I am trying to build a multiple regression model while partitioning my data into subgroups based on additional set of covariates. While I implemented lmtree() or mob() in the "partykit" package, I tried to understand post-pruning strategies using AIC and BIC criterion, but I need some helps!

In the lmtree(), we can see the functions below:

    "aic" = {
  function(objfun, df, nobs) (nobs[1L] * log(objfun[1L]) + 2 * df[1L]) < (nobs[1L] * log(objfun[2L]) + 2 * df[2L])
}, "bic" = {
  function(objfun, df, nobs) (nobs[1L] * log(objfun[1L]) + log(nobs[2L]) * df[1L]) < (nobs[1L] * log(objfun[2L]) + log(nobs[2L]) * df[2L])
}, "none" = {

To understand how these functions cut some child nodes, I first grow a very large tree with control = mob_control(verbose=TRUE, ordinal = "L2", alpha=0.5) and save the results of AIC, nobs, logLik, and df values of each of the nodes (I saved these values to calculate the above AIC function manually):

enter image description here

Then, I fit another lmtree() function with mob_control(verbose=TRUE, ordinal = "L2", alpha=0.5, prune="AIC") to see which child nodes were cut. This results in a smaller tree without the nodes 4,5,8,9,10,11,14,15,19,20,24,25,26,27 from the first large tree.

I tried to calculate the AIC criterion value with the above table, e.g., starting from nodes 19 and 20, comparing node 18. However, as I kept pruning the tree from the bottom, it seems that the calculation in lmtree() are not always correct... Can you clearly explain what are the objfun[2], nobs[2], and df[2] in the AIC and BIC functions? For example, after I cut the nodes 10 and 11, how I can decide to keep the nodes 8 and 9 comparing with node 7?

Thank you so much for your time in advance!


Disclaimer: I can't use your example because it is not reproducible and it isn't clear to me how exactly you have set up the table with the log-likelihoods. It seems that the log-likelihoods are all evaluated at the full parameter values (of the large tree) and not the restricted parameter values in the inner nodes. But, again, I cannot verify this with the information provided.

For a reproducible example consider the following simple example on the cars data:

m <- lmtree(dist ~ 1 | speed, data = cars, alpha = 0.5, prune = "AIC")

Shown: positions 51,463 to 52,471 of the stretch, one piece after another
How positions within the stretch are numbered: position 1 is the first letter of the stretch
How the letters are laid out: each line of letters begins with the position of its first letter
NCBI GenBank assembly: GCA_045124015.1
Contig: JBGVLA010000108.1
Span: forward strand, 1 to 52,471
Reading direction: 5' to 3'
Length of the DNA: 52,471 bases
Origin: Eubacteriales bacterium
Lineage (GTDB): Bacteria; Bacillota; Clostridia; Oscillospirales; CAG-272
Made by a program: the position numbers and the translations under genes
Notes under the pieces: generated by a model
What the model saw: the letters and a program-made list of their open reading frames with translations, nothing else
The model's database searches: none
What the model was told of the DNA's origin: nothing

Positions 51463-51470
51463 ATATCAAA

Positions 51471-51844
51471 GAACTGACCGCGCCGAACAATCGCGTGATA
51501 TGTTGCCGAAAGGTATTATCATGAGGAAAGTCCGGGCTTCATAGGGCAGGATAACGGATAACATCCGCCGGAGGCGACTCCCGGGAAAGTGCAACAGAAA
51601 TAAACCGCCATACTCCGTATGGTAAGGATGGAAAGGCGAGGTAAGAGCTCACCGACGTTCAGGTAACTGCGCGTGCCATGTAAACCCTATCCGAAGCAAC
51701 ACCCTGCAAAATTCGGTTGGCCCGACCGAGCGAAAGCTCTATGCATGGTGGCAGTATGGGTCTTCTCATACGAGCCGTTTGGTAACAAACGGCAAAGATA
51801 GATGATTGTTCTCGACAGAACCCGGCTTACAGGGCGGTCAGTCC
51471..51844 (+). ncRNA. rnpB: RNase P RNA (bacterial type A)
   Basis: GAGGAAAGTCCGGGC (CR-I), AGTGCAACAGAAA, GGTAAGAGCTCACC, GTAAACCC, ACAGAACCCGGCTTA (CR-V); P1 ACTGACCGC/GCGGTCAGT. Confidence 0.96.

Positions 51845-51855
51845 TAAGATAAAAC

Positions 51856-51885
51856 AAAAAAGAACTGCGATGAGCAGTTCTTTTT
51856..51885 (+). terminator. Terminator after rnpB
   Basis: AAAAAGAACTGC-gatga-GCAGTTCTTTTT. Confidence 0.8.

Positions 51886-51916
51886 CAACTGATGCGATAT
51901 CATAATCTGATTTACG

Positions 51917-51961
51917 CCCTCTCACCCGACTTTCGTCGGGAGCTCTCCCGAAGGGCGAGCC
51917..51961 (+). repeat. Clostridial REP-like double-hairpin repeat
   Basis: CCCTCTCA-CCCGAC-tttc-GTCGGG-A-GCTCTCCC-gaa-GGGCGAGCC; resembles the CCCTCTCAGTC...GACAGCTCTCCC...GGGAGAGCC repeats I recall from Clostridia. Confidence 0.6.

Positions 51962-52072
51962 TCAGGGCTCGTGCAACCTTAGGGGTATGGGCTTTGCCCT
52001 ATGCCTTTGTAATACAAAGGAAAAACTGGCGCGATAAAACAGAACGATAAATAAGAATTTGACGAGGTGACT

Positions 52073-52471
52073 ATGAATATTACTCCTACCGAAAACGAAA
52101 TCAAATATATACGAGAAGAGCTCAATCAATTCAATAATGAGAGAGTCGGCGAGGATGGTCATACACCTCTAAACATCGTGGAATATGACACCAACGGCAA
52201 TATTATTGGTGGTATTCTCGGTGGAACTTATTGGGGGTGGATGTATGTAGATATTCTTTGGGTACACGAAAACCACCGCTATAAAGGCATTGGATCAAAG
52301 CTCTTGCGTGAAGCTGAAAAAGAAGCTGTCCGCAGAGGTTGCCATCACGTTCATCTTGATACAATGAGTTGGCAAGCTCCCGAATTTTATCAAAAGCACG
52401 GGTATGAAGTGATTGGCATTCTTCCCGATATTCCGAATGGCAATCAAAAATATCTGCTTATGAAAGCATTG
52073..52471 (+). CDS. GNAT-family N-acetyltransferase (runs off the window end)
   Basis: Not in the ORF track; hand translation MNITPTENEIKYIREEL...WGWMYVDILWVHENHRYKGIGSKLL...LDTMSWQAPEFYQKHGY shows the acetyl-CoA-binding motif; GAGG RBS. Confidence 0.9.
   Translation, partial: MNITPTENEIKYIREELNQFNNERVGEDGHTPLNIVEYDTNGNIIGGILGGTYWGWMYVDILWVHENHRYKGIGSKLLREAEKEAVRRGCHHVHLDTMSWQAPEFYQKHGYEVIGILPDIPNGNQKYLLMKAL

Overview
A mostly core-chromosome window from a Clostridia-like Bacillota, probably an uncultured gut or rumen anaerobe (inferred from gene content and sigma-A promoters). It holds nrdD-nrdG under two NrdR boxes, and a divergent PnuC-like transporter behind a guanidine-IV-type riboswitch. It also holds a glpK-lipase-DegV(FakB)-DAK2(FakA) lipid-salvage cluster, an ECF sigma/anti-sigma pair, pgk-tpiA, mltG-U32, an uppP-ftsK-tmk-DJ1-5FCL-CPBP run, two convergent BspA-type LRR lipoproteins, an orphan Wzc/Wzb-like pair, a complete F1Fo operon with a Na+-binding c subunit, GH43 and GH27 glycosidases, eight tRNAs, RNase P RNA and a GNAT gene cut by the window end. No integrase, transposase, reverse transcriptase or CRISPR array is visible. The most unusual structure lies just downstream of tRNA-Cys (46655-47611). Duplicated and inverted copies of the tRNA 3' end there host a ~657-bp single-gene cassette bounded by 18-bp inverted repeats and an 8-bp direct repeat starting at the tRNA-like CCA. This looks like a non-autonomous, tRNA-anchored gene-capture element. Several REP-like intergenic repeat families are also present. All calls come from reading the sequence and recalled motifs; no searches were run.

And we extract the models in all nodes of the tree:

ms <- refit.modelparty(m)

Now let's check why the split of node 2 into nodes 3 and 4 is kept. The AIC of the model in node 2 is:

## [1] 265.2902
-2 * as.numeric(logLik(ms[["2"]])) + 2 * 2
## [1] 265.2902

The AIC of the combined nodes 3 and 4 is:

-2 * as.numeric(logLik(ms[["3"]]) + logLik(ms[["4"]])) + 2 * (2 + 1 + 1)
## [1] 247.7727

Thus, the split improves the model and is not pruned. Note that the parameters of the 3/4 models use two separate means, a single error variance, and one additional estimated breakpoint. One could compute this differently, e.g., with two variance or a different penalty for the additional breaks etc. The partykit package offers a couple of variants for this.

  • $\begingroup$ Thank you so much for your very clear answer! I also saw the equation that you showed here in cran.r-project.org/web/packages/partykit/vignettes/mob.pdf, p. 12, but I was wondering the term "nobs[1L]" or "nobs[2L]" in the lmtree() in the partykit package. $\endgroup$
    – sunmee
    Nov 14 '17 at 15:32
  • $\begingroup$ For each split these quantities are computed as follows: objfun[1], nobs[1] and df[1] are simply the objective function, sample size, and number of estimated parameters in the mother node. objfun[2] is the sum of the objective functions across daughter nodes. Similarly, df[2] is the sum of number of estimated parameters (optionally plus a penalty for the split itself). And nobs[2] is the sum of sample sizes (which, of course, is just the sample size of the mother node). $\endgroup$ Nov 16 '17 at 11:44

Your Answer

By clicking “Post Your Answer”, you agree to our terms of service, privacy policy and cookie policy

Not the answer you're looking for? Browse other questions tagged or ask your own question.